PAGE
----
Carrot Cake, French-Style

Carrots

An American pal said to me the other day, “The French like carrot cake. You just can’t tell them what’s in it first.” Indeed, I remember making an all-American dinner for some friends and when I’d mentioned “carrot” cake coming afterward, the look on their faces was like, “WTF?

One mouthful, and of course, they loved it. But then again, you could slather cream cheese frosting on an Michelin tire and it would be enticing as well. There’s a certain amount of chefs in France who are experimenting with vegetables in desserts, with mixed results—a gâteau au fenouil (Fennel Cake) I had at Le Grand Véfour comes to mind which, after a few bites, the waiter swiftly offered to replace.

Grated Carrots

Much of it may be attributed to cultural differences. After all, when was the last time any of you Americans out there looked forward to digging in to a pile of sausages made from the bowels of pigs?


Aside from ordering a 36€ piece of fennel cake (and an unfortunate incident when I accidentally ordered the aforementioned sausages) another one of my biggest regrets was when Richard Olney came to Chez Panisse and we did a dinner for his book on Château d’Yquem, the most famous—and the most expensive, wine in the world.

The first time I had Yquem, Danny Kaye was entertaining a group at the restaurant and had a special bottle from 1938 and graciously sent me back a small sip. One single taste of the burnished syrup, with a cacophony of flavors that I can still recall, and included roast apricots and honeyed-almonds, absolutely justifies the insane price. So I guess I shouldn’t bad-mouth him.

But for some stupid reason, I didn’t get a copy of Olney’s Yquem book, signed or otherwise, and I spent a few years afterward trolling websites selling used books looking for a copy. Unfortunately each one I found was priced as much as a bottle of the elusive sauternes itself, although it’s fortunately been reprinted.

lulukitchen.jpglulu.jpg

Richard also wrote Lulu’s Provençal Kitchen, where he followed Lulu Peyraud around while she cooked. When eliciting ideas for serving suggestions for her bagna cauda, she offered forth such dining advice: “It’s very messy. It is best eaten out-of-doors and it has to be eaten standing up, with an apéritif.”

This kind of writing and cooking, comes from a time when cookbooks were published not because they were marketable or the author had a potty-mouth (does calling someone a ‘dick’ count?) or could toss dinner together in 22 minutes. But it was because the cook had something to contribute and their recipes absolutely needed to be documented. And there was no better food writer than Richard Olney to do it.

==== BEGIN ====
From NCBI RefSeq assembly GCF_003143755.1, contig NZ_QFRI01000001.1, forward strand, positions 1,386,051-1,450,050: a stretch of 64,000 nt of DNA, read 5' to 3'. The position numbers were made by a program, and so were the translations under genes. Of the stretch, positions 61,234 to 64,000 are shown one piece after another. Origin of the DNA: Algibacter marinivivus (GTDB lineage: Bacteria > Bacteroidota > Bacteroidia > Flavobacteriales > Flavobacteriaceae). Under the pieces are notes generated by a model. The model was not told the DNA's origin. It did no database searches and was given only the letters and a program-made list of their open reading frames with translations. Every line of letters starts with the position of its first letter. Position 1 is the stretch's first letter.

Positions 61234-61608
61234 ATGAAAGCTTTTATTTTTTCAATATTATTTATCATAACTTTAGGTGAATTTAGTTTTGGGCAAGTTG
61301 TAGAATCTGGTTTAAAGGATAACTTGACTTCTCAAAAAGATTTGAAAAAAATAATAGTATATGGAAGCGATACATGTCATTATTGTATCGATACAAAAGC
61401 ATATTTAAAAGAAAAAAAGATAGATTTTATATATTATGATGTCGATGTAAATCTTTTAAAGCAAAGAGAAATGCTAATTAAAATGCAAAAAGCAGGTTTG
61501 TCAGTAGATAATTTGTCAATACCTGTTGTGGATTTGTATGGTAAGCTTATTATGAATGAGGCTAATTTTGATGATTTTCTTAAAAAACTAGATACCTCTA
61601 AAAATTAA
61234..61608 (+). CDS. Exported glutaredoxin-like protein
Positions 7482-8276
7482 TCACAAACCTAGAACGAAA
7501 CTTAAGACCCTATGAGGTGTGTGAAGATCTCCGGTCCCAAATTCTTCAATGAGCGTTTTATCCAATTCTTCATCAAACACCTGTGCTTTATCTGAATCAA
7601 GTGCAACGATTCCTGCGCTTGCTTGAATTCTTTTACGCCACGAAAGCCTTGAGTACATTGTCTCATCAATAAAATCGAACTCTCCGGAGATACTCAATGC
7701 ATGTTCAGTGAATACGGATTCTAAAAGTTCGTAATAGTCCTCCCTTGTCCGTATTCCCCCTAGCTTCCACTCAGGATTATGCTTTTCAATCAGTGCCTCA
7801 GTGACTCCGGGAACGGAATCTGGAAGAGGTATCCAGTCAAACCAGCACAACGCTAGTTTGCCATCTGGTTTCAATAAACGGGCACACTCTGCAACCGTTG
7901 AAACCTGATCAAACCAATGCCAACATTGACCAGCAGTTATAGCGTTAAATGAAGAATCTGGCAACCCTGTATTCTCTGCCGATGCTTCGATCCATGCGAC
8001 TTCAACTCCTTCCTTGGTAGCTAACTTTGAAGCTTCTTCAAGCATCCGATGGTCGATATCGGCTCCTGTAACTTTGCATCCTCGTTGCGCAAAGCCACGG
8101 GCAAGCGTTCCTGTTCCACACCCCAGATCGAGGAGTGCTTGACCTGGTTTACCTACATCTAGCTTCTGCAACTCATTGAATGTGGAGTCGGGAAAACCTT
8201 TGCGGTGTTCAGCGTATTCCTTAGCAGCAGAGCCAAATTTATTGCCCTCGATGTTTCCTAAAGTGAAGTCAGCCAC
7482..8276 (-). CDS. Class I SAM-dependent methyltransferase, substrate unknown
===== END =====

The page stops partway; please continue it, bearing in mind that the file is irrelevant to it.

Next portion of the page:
Lulu is the proprietaire of Domaine Tempier in Province, and is a natural cook, using products from the region; lots of spring garlic, just-caught fish from the Mediterranean, locally-pressed olive oil, and pungent thyme.

This is her recipe for Carrot Cake. It’s not a traditional two-layer pièce de résistance, but moist and compact. And it’s a recipe I’ve always been intrigued by. I like it cut into wedges and served alongside a compote of fresh fruit. Or when my ship comes in, a cool glass of Yquem. Any year will do. But if you want to ‘Americanize’ it, a scoop of Cheesecake Ice Cream, enriched with cream cheese, might not be such a bad thing, either.

French Carrot Cake

And you’re looking for an American-style cake, check out the post: Carrot Cake with Cream Cheese Frosting, for a recipe for the two-layer classic.

Gâteau aux carrottes
Makes two 10-inch (23cm) cakes

(Adapted from Lulu’s Provençal Table* by Richard Olney, foreword by Alice Waters.)

Although Lulu calls this a gâteau aux noix, I’m featuring the carrots, which appear in the cake as little orange flecks, hence the name change. I swapped out almonds for the walnuts since I like them better, but free to use either. Or another nut.

When I get more time, I want to try this with different kinds of flour, as well as trying to make it a thicker, yet lighter, cake. In the past, I’ve played around, replacing one tablespoon of the butter with a tablespoon of a good nut oil. Walnut, plum kernel, or hazelnut all add a terrific nutty aroma to the finished gâteau.

  • 8 tablespoons (115g) butter, salted or unsalted, at room temperature
  • 1 1/4 cups (250g) sugar
  • pinch of salt
  • 5 large eggs, at room temperature
  • 1 3/4 cups (225g) toasted almonds
  • 2/3 cup (90g) flour
  • 1/4 cup, packed, (40g) finely grated carrot

1. Preheat the oven to 325F (160C). Butter two shallow 10-inch (23cm) cake pans and line each with a circle of parchment paper. Then lightly butter the top of each circle of paper.

2. Beat the butter, sugar and salt until smooth.

3. Meanwhile, pulverize the nuts and flour in a food processor or blender until relatively fine, but not powdery. If you don’t have a machine, simply chop the nuts by hand and toss them with the flour.

3. Beat in the eggs one at a time. Afterwards, stir in the ground nut mixture and the carrots, mixing just until smooth.

4. Divide the batter into the pans, smooth it evenly, and bake for 40 minutes, until a toothpick inserted into the center comes out clean.

Cool, then release the cake from the pans and cut in wedges to serve.

(Note: This is a rather unusual cake. More like a flat griddle-cake. Next time I might try it with one less egg and maybe a bit more flour since I think the recipe was written with American flour in mind, and French flour is quite a bit softer.)

*The original edition of Lulu’s Provençal Table shown above, was originally published by HarperCollins, and subsequently re-published. It appears to be out of print, but one can easily find used copies available. I suggest if you get one, try for an original edition, which are not at all expensive (for now) and includes photographs by Gail Skoff.

56 comments